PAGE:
Anatomy and Physiology
The pericardium is a fibrous sac surrounding the heart composed of two layers: an inner visceral pericardium and an outer parietal pericardium. The area between these two layers is known as the pericardial space and normally contains 15 to 50 mL of serous fluid. This fluid protects the heart by serving as a shock absorber and provides lubrication to the heart during contraction.
The elastic nature of the pericardium allows it to accommodate a small amount of extra fluid, roughly 80 to 120 mL, in the acute setting. However, once a critical volume is reached, even small amounts of extra fluid can rapidly increase pressure within the pericardium. This pressure can significantly hinder the ability of the heart to contract, leading to cardiac tamponade. If accumulation of fluid is slow and occurs over weeks to months, the pericardial sac can tolerate several liters of additional fluid without substantially hindering the ability of the heart to pump.
Pericardiocentesis can be used to diagnose and treat cardiac tamponade. Cardiac tamponade is a medical emergency in which excessive accumulation of fluid within the pericardium (pericardial effusion) creates increased pressure. This prevents the heart from filling normally with blood. This can critically decrease the amount of blood that is pumped from the heart, causing obstructive shock, which can be lethal. The removal of the excess fluid reverses this dangerous process, and is often the first treatment for cardiac tamponade due to its speed.
Pericardiocentesis can relieve the symptoms of pericarditis. There may be a normal amount of pericardial fluid, but inflammation still causes compression of the heart. Removal of some of this fluid reduces pressure on the heart.
Analysis of pericardial fluid
Pericardiocentesis is a one-off procedure, which may not be appropriate for long-term drainage. In cases where longer term drainage is needed, the cardiothoracic surgeon can create a pericardial window. This involves the removal of a section of the pericardium, and the placement of a chest tube.
Pericardiocentesis is not appropriate if cardiac tamponade is associated with aortic dissection. In this case, there is a high risk of the procedure worsening this aortic dissection by causing haemorrhage.
Diagnosis of minor pericardial effusion
Other relative contraindications include coagulopathies, thrombocytopenia, myocardial rupture, severe pulmonary hypertension, prior thoracoabdominal surgery, prosthetic heart valves, pacemakers and other cardiac devices, inadequate visualization of the effusion on ultrasound during the procedure, and situations in which more appropriate treatment options are available.
The patient undergoing pericardiocentesis is positioned supine with the head of the bed raised between a 30 and 60 degree angle. This places the heart in proximity to the chest wall for easier insertion of the needle into the pericardial sac. For patients that are awake, a local anaesthetic is applied. A large needle is inserted through the skin of the chest into the pericardium, and the practitioner aspirates the pericardial effusion into a syringe. If needed, a drain can be placed using the Seldinger technique for continuous access.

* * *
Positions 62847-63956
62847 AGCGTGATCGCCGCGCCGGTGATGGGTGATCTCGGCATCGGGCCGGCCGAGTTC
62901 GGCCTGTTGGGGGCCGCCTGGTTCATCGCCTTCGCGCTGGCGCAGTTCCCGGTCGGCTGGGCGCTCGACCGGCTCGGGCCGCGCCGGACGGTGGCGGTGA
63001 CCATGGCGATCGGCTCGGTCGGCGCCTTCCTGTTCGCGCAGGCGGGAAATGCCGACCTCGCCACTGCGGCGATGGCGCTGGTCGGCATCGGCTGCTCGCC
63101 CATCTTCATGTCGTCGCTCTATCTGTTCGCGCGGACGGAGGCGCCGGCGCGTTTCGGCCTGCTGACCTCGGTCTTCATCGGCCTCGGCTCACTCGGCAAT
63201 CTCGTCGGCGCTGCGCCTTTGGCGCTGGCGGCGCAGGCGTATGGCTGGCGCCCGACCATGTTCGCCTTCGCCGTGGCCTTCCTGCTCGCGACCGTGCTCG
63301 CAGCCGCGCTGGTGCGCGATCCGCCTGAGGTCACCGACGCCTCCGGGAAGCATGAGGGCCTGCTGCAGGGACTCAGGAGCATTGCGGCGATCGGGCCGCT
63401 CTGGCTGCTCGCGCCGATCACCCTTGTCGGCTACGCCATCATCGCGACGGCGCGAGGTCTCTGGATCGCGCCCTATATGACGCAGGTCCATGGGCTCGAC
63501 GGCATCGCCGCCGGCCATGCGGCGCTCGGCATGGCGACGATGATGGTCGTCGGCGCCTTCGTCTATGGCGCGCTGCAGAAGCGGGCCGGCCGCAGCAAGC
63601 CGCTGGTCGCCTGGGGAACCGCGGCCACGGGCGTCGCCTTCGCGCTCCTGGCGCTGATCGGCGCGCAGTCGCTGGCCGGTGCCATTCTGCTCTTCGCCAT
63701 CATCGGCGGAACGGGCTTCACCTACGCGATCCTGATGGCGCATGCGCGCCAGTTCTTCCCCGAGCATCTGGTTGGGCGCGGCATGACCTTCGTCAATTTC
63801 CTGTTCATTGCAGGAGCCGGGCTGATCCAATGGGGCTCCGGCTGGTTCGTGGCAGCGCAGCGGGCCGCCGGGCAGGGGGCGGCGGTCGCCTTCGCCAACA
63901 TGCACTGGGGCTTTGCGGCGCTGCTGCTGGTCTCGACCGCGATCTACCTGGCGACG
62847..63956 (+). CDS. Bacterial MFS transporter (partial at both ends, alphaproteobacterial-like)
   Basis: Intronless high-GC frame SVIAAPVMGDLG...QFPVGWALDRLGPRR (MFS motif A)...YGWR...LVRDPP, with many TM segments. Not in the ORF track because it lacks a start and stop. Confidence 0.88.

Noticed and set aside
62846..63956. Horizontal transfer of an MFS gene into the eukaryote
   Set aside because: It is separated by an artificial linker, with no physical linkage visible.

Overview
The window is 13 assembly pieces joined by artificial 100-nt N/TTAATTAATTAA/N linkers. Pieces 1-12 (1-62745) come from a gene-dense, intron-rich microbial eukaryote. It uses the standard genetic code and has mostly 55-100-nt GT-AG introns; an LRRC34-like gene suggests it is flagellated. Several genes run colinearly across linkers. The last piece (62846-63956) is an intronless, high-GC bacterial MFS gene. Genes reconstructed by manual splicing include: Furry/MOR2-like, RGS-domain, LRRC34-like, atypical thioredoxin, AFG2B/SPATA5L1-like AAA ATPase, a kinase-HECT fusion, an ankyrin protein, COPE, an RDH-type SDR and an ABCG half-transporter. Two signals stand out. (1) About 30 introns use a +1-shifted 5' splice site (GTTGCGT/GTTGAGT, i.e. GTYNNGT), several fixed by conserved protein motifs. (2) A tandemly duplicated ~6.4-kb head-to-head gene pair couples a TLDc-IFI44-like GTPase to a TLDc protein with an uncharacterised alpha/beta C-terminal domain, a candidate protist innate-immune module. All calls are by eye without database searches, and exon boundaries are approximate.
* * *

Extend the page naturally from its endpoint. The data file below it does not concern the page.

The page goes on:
- In the past, the standard location was through the infrasternal angle and is also called subxiphoid approach. The needle is inserted at an angle between 30 and 45 degrees to the chest 1 cm inferior to the left xiphocostal angle.
- Another location is through the 5th or 6th intercostal space at the left sternal border at the cardiac notch of the left lung, and is also called as parasternal approach. The needle is inserted at an angle of 90 degrees to the chest. Some evidence suggests that this poses lower risk of vascular damage in adults.
- With the routine use of ultrasound guidance, the apical approach is becoming more widely used. The needle is inserted at the level of the cardiac apex, usually between the 5th-7th intercostal space. The needle is advanced directly over the superior aspect of the rib to avoid the neurovascular bundle and aimed toward the right shoulder.
Pericardiocentesis should be performed with ultrasound guidance whenever possible to prevent complications. This allows practitioners to assess the location of the pericardial effusion and identify adjacent structures. With ultrasound guidance, an apical approach is most often used, but parasternal and subxiphoid approaches can also be used. Agitated saline is injected and visualized sonographically to confirm the needle placement in the pericardium.
Blind pericardiocentesis can be performed in emergency settings when ultrasound is not available and typically utilizes a subxiphoid approach. As the needle is advanced, aspiration is performed to assess for advancement of the needle into the pericardial space. To prevent perforation of the heart, electrocardiographic (ECG) monitoring might be used. This involves using an alligator clip to attach an ECG lead to the needle. Changes in ECG waves, such as ST segment elevations or PR depressions, are indicative of contact with the myocardium.
Fewer than 1.5% of patients experience complications from pericardiocentesis. The most common complications are lacerations of coronary arteries, and puncture of the left ventricle (with associated bleeding from both). Echocardiograms can help to identify complications. Blind approaches are typically only advised in emergencies, and a guided approach is typically preferred (using echocardiography).
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